Additional Views From Member States on Options Paper to Strengthen International Environmental Governance

Features

On 10 September 2007, Member States had their first opportunity to respond to the Options Paper prepared by the Co-Chairs H.E. Mr. Claude Heller (Mexico) and H.E. Mr. Peter Maurer (Switzerland). On 26 October, a second round of responses took place in a well-attended meeting at the United Nations.

The Co-Chairs’ Options Paper identified small as well as more ambitious steps to strengthen international environmental governance (IEG), based on consultations held in the General Assembly following the 2005 World Summit.

The EU not only provided a statement today, but also distributed a report containing a more detailed reaction to the Options Paper. The EU fully endorsed the IEG process, supporting negotiations on the Building Blocks which describe specific and short-term possibilities to strengthen IEG as well as on the broader transformation of the IEG system which could include upgrading the UN Environment Programme (UNEP) into a UN Environment Organization (UNEO), which would be a UN specialized agency.

Uruguay - listing various priorities of developing countries such as capacity-building and urging that the process should create actual benefits to economic and social areas as well - indicated that it does support the creation of a UNEO.

Switzerland believed that some challenges can be met with small steps – urging that “the low hanging fruit should be picked as soon as possible” – but added that it supports formal negotiations on the broader transformation of IEG as well, preferably sooner rather than later. Switzerland noted that UNEP’s funding is stagnant while it has been given more responsibilities by the General Assembly. An increase of obligatory contributions will be necessary. Switzerland realizes that some of the proposals go beyond the purview of the General Assembly (in case of Multilateral Environmental Agreements (MEAs) for instance, only their Conferences of the Parties have legislative powers).

Pakistan, on behalf of the G77 and China, will continue to review the Options Paper and is still seeking clarifications on how the Co-Chairs see the broader transformation of the IEG and how it relates to the seven Building Blocks. The G77 reiterated its position that it would favor an integrated and holistic approach by not separating discussions on the Building Blocks from the boarder transformation of the IEG system. The G77 inquired about whether there would be further consultations this year. It appears as though the G77 has not yet reached a common position. A G77 meeting on this topic scheduled for 25 October was apparently postponed.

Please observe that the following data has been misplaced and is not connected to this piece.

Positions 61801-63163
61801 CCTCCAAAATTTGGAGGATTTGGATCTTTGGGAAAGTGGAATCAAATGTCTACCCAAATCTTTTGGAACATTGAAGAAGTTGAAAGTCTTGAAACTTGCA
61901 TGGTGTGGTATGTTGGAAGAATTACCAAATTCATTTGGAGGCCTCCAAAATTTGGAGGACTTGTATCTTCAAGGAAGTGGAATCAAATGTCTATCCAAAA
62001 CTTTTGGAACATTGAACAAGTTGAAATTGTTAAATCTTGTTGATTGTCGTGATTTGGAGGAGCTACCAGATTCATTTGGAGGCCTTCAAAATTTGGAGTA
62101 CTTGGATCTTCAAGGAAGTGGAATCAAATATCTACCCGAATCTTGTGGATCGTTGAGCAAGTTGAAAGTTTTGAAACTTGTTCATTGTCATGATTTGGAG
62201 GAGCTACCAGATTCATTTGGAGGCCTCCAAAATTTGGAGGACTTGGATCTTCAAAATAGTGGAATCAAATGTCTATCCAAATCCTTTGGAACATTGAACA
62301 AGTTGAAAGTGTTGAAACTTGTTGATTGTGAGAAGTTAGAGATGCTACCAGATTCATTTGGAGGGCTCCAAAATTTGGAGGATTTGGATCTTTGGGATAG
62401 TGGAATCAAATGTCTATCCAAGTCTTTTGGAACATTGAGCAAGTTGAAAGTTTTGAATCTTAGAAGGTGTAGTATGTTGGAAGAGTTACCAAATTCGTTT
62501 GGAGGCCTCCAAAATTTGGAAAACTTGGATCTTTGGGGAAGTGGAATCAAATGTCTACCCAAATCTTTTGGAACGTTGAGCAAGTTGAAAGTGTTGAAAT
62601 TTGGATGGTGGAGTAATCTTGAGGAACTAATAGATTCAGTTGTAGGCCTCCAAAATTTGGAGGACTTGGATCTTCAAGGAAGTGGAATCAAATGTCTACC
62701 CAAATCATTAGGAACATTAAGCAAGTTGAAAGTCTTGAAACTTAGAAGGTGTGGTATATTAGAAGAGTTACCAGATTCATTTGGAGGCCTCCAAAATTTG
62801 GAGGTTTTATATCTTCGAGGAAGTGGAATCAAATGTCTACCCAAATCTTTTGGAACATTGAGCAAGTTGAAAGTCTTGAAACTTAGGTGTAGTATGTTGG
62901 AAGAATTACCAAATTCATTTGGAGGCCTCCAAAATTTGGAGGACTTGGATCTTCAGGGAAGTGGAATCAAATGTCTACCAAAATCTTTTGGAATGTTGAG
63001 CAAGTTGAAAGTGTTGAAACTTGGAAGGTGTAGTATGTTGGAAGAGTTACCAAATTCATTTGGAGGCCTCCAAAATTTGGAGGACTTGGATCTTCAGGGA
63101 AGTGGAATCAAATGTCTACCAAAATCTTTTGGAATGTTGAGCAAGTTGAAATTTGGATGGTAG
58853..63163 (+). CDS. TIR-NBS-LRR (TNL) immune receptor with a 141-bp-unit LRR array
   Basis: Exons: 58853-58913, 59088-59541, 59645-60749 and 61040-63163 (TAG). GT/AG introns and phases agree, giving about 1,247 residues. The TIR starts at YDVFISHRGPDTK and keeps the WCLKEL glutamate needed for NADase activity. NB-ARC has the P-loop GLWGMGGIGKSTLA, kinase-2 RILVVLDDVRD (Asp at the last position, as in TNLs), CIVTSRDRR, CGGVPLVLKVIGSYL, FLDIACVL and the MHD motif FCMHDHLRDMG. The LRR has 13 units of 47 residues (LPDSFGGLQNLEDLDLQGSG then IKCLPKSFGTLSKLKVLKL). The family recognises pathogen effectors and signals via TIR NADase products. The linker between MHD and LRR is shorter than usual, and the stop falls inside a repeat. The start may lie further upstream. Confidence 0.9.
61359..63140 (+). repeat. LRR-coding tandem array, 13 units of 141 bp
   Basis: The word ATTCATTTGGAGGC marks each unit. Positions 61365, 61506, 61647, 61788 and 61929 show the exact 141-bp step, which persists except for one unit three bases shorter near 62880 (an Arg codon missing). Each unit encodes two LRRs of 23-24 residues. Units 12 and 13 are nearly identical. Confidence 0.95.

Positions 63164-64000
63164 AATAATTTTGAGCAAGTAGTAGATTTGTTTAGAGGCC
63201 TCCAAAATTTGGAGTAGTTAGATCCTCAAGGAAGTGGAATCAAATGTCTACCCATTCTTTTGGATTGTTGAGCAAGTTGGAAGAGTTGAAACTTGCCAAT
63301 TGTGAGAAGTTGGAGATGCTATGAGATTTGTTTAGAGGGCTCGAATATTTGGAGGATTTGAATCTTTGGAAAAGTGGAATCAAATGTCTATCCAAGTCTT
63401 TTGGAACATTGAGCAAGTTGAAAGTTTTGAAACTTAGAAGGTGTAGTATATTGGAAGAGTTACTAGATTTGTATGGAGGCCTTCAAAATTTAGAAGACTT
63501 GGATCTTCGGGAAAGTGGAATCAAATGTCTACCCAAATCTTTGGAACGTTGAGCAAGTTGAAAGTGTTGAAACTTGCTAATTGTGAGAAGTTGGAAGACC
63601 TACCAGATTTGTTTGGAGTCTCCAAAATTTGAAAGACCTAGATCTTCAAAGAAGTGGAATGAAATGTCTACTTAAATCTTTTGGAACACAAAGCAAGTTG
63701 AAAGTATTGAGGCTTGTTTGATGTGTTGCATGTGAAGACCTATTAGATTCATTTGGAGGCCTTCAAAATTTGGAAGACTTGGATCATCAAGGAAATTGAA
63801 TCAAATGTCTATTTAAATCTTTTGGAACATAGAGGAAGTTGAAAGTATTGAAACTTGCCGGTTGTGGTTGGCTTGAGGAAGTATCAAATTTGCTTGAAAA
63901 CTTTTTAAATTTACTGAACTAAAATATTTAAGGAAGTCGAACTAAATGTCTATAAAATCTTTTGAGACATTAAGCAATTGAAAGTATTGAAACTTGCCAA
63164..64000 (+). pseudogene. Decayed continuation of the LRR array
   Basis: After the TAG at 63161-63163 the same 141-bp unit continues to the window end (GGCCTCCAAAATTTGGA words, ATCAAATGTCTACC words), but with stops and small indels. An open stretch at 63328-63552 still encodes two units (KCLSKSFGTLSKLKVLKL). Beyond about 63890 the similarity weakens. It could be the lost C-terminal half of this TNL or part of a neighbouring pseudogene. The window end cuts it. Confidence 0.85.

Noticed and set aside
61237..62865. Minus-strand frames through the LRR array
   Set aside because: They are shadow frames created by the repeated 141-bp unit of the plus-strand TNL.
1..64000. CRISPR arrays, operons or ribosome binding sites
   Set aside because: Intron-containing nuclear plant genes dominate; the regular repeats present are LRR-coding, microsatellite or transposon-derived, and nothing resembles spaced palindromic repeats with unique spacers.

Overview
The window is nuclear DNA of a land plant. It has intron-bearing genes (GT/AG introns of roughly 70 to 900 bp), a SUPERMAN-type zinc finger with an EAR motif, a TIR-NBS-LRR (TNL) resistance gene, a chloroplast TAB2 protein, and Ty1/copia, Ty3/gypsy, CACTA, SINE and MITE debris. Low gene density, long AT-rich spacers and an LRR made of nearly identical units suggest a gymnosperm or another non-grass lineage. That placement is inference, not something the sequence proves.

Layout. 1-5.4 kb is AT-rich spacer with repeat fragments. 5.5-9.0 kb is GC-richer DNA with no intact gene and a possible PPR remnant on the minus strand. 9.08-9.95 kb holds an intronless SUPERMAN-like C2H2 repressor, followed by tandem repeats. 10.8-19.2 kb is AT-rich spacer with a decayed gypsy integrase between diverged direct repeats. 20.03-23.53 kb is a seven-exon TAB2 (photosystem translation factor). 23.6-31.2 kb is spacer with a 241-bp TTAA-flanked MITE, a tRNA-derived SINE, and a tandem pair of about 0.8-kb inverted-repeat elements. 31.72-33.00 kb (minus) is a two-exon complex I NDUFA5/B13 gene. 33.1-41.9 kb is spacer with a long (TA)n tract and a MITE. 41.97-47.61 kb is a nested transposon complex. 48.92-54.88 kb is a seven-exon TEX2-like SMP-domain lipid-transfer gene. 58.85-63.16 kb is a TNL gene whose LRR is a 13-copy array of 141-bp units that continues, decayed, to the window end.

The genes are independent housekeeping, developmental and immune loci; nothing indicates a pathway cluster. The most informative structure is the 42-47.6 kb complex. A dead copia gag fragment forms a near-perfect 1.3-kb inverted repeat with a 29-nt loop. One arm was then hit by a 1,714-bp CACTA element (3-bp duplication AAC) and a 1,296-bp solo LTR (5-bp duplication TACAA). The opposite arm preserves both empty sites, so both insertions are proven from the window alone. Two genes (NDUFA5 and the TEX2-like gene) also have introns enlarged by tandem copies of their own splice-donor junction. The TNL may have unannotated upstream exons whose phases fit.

Kenya stated that it expects agreement on these issues eventually, though it does not see consensus at present on how to move forward. More time will be needed to reach common understanding. Strengthening UNEP should be given priority as resources have been declining.

The statement of the Russian Federation was somewhat hampered by translation problems but it apparently delved into the Building Blocks with considerable detail. The Russian Federation doubted that the process of reviewing the Building Blocks could be completed by the end of the year, as proposed in the Options Paper.

Norway indicated that it supported the options overall and that the establishment of a UNEO is a desirable goal. Furthermore, Norway supported the formalization of the process but is open as to how it will be done specifically.

Cuba, though stating its support to continue the negotiations, was the only Member State during this round that indicated that it saw no need for a new “structure for the environment.” Stating that UNEP’s resources are stagnant, it expressed a wish for easier access to the GEF and that funding should be provided without conditionalities. Cuba will come back to the Building Blocks after further internal consultations.

Brazil reported on the ministerial meeting held in Rio in September. Some 22 countries participated, including Ministers of Foreign Affairs or Environmental Ministers. It was an informal meeting not intended to produce an outcome. However, a summary was prepared which has been circulated by the Secretary General as document A/62/356.

In conclusion, Co-Chair Peter Maurer summarized the meeting indicating that he felt there were two strong messages, not necessarily contradictory. Looking at the issues in an integrated manner and in a holistic way does not have to clash with looking at some issues where progress can be more easily achieved. We can look deeper into the Building Blocks while not forgetting the whole. He indicated that no further plenaries are foreseen in the near future during this period of intense activities for delegates in the GA – many delegates also have to prepare for the climate change meeting in Bali in December - but that over the next few weeks, “we will call you if you do not call us,” to talk about contents and process.

Ambassador Maurer alerted Member States to the fact that the Joint Inspection Unit will soon produce a management review of environmental activities in the UN system and that the co-chairs plan to organize a briefing on this as soon as the report becomes available.

Ambassador Heller concluded the meeting expressing his satisfaction that the Co-chairs now have a better sense of how Member States can come together on this important topic.

*This update is meant to be a summary of some of the main ideas discussed during the meetings and does not represent a complete and official account of all positions expressed by Member States.